“My grace is sufficient for you, for my power is made perfect in weakness.” 2 Cor. 12:9
I am by no means a sports fan. Even when I was in college, I just went to the football game on Saturday to see my friends march in the band at half-time. By the time the team was taking the field again for the second half, I was already halfway home.
The Olympics, however? Well – that’s another story.
I love the Olympics. I love the hype and the drama and the pageantry; I love the tears after bobbled dismounts and the fists pumped in the air after setting world records; I love the thrill of victory and the agony of defeat.
During the London Olympics this year, though, I especially loved South African runner, Oscar Pistorius.
Oscar competed in the men’s 400 meter sprint; unlike all the other men competing in that particular event this year, however, Oscar doesn’t have biological legs below either knee – he’s a double below-knee amputee. (His legs were amputated when he was just 11 months old due to a congenital birth defect.)
Oscar runs with the aid of Flex-Foot Cheetah carbon fiber transtibial prostheses. (If you’re not familiar with him or this particular type of artificial limb, take a look here)
Any initial curiosity at seeing this almost science fiction-like manner of locomotion for the first time soon turns into wonder at this perfect marriage of technology and the human spirit. Oscar made history at the 2012 Olympic Games in London by becoming the first double amputee to compete on the track and make an Olympic final.
A lesser man might have succumbed to the seemingly insurmountable challenge of simply getting by – much less running – without legs and feet and the inherent feeling of weakness that must impart. However, when Oscar runs, his carbon fiber “feet” are sufficient to give him amazing power on the track; power, in fact, made perfect because of his weakness.
Taken out of context, the part of 2 Corinthians 2:9 that reads, “My power is made perfect in weakness” probably sounds like one of the most cryptic things Jesus ever said. Taken in context, though, we know that He said this to the apostle Paul after Paul asked Jesus to take away what he referred to as a “thorn in the flesh, a messenger of Satan.” (2 Cor. 12:7)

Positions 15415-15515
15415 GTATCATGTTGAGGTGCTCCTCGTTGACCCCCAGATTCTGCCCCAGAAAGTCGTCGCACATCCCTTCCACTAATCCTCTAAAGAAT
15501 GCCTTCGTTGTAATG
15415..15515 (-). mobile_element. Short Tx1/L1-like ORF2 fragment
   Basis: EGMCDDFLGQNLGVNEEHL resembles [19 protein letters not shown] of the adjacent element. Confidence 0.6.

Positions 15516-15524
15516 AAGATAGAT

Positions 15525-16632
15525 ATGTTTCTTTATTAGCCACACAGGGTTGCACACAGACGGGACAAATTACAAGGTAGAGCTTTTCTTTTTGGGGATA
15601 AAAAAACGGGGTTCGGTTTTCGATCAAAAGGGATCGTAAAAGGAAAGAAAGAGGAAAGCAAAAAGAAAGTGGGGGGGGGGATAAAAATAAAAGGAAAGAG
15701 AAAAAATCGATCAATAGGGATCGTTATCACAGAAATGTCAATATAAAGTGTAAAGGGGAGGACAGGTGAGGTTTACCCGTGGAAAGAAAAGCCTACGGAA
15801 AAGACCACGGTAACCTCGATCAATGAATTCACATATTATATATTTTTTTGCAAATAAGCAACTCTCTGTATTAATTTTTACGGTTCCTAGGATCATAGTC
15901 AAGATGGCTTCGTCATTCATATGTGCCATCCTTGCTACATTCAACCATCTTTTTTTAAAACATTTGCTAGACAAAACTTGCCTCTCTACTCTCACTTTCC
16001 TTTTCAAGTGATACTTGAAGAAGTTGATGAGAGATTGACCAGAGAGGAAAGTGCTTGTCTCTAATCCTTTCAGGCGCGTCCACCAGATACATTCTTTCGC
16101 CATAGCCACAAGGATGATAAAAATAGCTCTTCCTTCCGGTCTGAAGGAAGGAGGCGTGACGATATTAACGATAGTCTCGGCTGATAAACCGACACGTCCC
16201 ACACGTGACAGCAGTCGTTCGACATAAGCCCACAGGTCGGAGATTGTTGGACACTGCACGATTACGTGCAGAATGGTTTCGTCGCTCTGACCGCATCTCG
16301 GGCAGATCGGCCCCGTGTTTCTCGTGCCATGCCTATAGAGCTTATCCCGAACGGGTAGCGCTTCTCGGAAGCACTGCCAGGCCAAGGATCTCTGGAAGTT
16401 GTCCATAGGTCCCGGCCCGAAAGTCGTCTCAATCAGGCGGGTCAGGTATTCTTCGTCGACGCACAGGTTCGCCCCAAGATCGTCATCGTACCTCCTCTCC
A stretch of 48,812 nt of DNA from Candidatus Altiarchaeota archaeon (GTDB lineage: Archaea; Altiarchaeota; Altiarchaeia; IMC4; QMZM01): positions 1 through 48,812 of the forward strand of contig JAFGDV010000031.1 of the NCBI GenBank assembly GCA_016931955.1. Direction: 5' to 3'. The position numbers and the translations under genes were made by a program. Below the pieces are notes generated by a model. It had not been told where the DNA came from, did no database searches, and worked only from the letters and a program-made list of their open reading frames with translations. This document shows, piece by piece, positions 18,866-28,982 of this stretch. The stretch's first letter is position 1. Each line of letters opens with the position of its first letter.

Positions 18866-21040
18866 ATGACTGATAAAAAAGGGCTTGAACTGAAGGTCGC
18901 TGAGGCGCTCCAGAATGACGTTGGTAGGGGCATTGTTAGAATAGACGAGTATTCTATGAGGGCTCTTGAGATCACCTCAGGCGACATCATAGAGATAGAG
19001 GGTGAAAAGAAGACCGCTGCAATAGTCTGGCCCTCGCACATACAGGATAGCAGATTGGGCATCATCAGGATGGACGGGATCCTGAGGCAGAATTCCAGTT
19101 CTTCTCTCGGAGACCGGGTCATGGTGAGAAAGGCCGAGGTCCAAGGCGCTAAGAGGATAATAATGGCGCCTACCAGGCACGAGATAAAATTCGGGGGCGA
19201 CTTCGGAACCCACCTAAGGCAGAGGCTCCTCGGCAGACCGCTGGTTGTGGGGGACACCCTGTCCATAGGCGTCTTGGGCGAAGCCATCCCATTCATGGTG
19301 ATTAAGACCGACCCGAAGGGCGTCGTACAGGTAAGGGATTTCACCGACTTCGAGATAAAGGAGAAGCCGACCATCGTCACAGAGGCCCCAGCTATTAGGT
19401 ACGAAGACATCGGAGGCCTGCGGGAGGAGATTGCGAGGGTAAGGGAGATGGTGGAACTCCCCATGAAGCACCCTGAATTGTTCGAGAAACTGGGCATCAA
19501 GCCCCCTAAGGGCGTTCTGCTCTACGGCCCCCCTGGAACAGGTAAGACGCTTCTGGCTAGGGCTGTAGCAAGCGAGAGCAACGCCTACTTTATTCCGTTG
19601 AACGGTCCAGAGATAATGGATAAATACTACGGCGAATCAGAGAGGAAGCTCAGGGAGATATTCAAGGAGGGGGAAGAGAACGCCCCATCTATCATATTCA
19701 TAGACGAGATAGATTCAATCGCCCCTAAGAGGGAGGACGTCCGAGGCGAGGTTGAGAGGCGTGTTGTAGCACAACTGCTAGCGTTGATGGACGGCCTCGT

No one knows for sure what this “thorn” of Paul’s was – scholars debate whether it was a physical or emotional illness or disability or a powerful temptation of some sort he struggled with.
Paul notes that he was given this condition to keep him from becoming conceited. In fact, just a few verses earlier in verse 4, Paul tells us that he “was caught up to paradise. He [Paul] heard inexpressible things, things that man is not permitted to tell.” I can only imagine that the recipient of such great revelation directly from Jesus would have found it really tempting to think pretty highly of himself.
Paul might have wondered just how much more effective his ministry would have been had he not had this thorn hindering him. He begged Jesus three times to remove this challenging condition and three times Jesus refused – not to punish Paul, but to make him a living demonstration of just how amazing a life lived with only Jesus’ grace and power to depend on can be.
In the corporate world where I work, being independent can garner great year-end reviews; in the spiritual world, though, being independent flies in the face of God’s will for my life. By pairing Paul’s words in Philippians 4:13 with Jesus’ words in John 15:5 and putting a “but” in between the two, we come up with a pretty powerful warning about self-sufficiency: “I can do everything through him [Jesus] who gives me strength” but “apart from me [Jesus] you can do nothing.”
Of all the things that tempt me, the temptation to try and make it under my own power may be the most insidious. God has blessed me with some abilities that I cherish that bring me great pleasure; however, I sometimes want to depend on those abilities for success without ever involving their author in the equation.
Big mistake, that. Depending on those abilities makes them idols – something I look to for strength other than God. To quote a 1940s Duke Ellington tune, “and that ain’t good.”
So just as Oscar Pistorius’ prosthetic blades allowed him to be a runner in spite of missing key runner’s components, Jesus’ grace was all Paul needed to carry him through in spite of an affliction that, under his own power, would have robbed him of his ability to teach and preach most effectively.
Fittingly, Paul often spoke of life as a race. In fact, in Acts 20:24 he told some of the church elders: “…if only I may finish the race and complete the task the Lord Jesus has given me – the task of testifying to the gospel of God’s grace.”
And testify he did.
Oscar and Paul both did pretty well in their races despite their individual weaknesses: one depended on technology and qualified for the Olympics; the other depended on God’s grace and became the writer of some of the most compelling work in the best-selling book in the world.
And that same grace? It’s all I need, as well.
Heavenly father, please forgive me when I want things my way: depending solely on myself, denying your power and will for my life and living life as I did before I surrendered everything to you. Forgive me for ever wanting more – or less, or different – than what you want for me; for your way is always best…
…and your grace is always sufficient for me.